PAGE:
Amongst some of the collection, the artifacts include John Labatt’s personal letter book (1883-1906) containing company correspondence; a brewery book (1884-1895) providing details of daily production and year-end summaries; a stereoscopic slide viewer (1950s) used to train staff to identify aluminum can defects; draft minutes of the first Board of Directors meeting (1911); and the certificate of registration of the ‘Blue’ trademark.
The materials illustrate the evolution of corporate governance and management models and include market research; commercial advertising which mirrors Canadian cultural values and trends; research, technology and engineering materials related to brewing processes and innovations; and iconic images of corporate branding, packaging and memorabilia.
The collection also provides interesting details on key phases in Labatt’s corporate history, including the origins of John Labatt’s brewery in London, its growth into a national brewer and acquisition by Belgian-based Interbrew.
“This is a unique opportunity for Western, especially because we are located in Labatt’s hometown and have enjoyed a long relationship with the company,” Western president Amit Chakma told several brewery, university and city officials on hand for the donation announcement June 1 at the John Kinder Labatt Room in the downtown London brewery. “It is an honour to be associated with one of the Canada’s oldest companies, and to be entrusted with the stewardship of a rare and historical collection that has been preserved and maintained in such excellent condition.”
Labatt’s also donated $200,000 to assist Western in digitizing portions of the collection, which will help preserve and make key content of the collection more accessible.
“We are very proud of the hertiage of our company and its employees, and for us it is really wonderful to know that moving forward more people, and students, will have access to our archives, providing valuable insight into the brewing industry and business in general, industrial relations, the economy, society and work forces and labour relations of the past 164 years,” says Labatt president Bary Benun. “This is the first historical collection in Canada to represent the brewing industry and we are very pleased to hand over its custodianship to Western.”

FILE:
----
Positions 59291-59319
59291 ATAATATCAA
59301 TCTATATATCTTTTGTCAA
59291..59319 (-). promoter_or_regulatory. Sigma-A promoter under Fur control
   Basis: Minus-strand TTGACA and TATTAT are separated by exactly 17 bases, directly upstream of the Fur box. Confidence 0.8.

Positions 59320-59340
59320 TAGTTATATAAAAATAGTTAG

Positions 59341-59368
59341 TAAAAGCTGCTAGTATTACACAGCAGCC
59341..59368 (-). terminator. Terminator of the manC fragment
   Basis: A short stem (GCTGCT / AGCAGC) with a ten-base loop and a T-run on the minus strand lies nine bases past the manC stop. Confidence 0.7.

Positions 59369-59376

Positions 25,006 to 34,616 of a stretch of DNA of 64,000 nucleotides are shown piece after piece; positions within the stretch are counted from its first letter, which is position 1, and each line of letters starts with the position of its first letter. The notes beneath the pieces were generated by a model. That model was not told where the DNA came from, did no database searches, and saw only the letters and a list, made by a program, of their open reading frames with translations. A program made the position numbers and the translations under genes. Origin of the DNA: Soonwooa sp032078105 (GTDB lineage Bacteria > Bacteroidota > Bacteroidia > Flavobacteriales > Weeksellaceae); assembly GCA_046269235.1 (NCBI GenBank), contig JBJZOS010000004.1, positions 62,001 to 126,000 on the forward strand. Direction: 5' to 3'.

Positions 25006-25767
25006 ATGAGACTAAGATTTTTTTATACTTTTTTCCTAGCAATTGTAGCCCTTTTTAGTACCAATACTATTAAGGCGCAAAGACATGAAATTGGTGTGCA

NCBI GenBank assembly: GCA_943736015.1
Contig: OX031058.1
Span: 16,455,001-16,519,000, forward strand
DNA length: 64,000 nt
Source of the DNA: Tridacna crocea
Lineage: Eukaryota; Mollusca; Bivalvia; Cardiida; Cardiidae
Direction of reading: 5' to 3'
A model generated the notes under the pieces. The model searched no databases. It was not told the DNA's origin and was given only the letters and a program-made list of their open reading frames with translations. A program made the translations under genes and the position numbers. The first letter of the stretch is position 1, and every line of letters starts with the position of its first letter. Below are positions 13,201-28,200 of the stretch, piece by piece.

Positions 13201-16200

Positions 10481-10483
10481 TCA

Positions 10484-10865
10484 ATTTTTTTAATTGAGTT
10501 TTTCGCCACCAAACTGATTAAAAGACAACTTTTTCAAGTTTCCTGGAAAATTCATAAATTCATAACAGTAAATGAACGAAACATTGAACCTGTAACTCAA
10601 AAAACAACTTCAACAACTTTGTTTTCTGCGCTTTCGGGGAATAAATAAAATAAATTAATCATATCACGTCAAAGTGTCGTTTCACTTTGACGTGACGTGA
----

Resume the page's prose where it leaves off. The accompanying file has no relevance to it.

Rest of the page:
University librarian Joyce Garnett refers to this latest donation as “one of the most significant collections of corporate archives.”
“The potential value of this collection for teaching and research cannot be underestimated,” she says. “Not only will the collection provide researchers with insight into both a Canadian business success story and a significant chapter in London’s history, it will provide students with an interesting perspective on business concepts and insight into how Canadian society and sensibilities have evolved over more than a century and a half.”
While it seems to be simply a bunch of old papers and books to some, Keirstead says the Labatt Brewing Company Archival Collection is a “goldmine” both for the information contained in the records but also for the records themselves.
“Sometimes we get so caught up in the day-to-day minutiae in accepting a donation, that you need to step back and realize how significant it is,” he says.
Other major business archives, such as The Bay and Eaton’s, are currently held in provincial archives.